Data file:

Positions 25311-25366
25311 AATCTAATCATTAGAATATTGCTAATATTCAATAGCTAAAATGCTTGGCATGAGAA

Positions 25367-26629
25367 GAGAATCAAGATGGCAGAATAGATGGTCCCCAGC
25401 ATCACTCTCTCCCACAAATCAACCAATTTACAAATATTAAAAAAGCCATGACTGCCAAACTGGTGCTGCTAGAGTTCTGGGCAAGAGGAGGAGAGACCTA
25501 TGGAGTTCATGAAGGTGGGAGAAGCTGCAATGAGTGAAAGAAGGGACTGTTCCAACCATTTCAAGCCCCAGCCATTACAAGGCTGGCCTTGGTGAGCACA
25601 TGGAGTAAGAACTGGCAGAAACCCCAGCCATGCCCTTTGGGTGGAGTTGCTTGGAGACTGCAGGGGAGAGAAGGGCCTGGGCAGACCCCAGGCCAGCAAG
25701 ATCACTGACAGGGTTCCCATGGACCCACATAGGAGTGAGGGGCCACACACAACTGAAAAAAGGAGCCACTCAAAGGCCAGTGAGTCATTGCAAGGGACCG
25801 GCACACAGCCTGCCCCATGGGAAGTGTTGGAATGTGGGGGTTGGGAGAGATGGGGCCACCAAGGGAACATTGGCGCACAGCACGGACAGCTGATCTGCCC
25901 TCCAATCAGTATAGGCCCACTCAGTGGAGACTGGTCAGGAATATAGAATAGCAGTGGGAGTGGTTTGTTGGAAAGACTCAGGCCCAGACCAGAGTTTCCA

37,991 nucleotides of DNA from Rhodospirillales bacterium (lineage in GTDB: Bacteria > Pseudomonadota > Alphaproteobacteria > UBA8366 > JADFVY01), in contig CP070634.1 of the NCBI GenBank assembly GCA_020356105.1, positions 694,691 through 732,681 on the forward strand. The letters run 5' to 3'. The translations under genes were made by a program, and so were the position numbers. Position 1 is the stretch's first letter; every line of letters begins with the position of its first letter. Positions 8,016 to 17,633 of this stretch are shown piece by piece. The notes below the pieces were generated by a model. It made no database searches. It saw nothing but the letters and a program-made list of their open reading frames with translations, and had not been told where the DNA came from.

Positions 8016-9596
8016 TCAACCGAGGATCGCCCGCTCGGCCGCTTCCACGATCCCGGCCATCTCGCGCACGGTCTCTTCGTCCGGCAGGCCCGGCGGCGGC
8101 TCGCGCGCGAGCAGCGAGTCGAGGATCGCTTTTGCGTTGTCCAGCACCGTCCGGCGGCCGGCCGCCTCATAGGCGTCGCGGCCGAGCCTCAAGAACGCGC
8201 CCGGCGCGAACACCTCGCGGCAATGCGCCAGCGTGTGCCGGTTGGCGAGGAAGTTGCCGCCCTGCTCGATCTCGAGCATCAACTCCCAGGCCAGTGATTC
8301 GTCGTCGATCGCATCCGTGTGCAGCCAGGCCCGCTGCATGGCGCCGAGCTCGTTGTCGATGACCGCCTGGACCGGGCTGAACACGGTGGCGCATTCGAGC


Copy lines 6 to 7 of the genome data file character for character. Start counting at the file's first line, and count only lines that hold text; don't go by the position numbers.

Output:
25501 TGGAGTTCATGAAGGTGGGAGAAGCTGCAATGAGTGAAAGAAGGGACTGTTCCAACCATTTCAAGCCCCAGCCATTACAAGGCTGGCCTTGGTGAGCACA
25601 TGGAGTAAGAACTGGCAGAAACCCCAGCCATGCCCTTTGGGTGGAGTTGCTTGGAGACTGCAGGGGAGAGAAGGGCCTGGGCAGACCCCAGGCCAGCAAG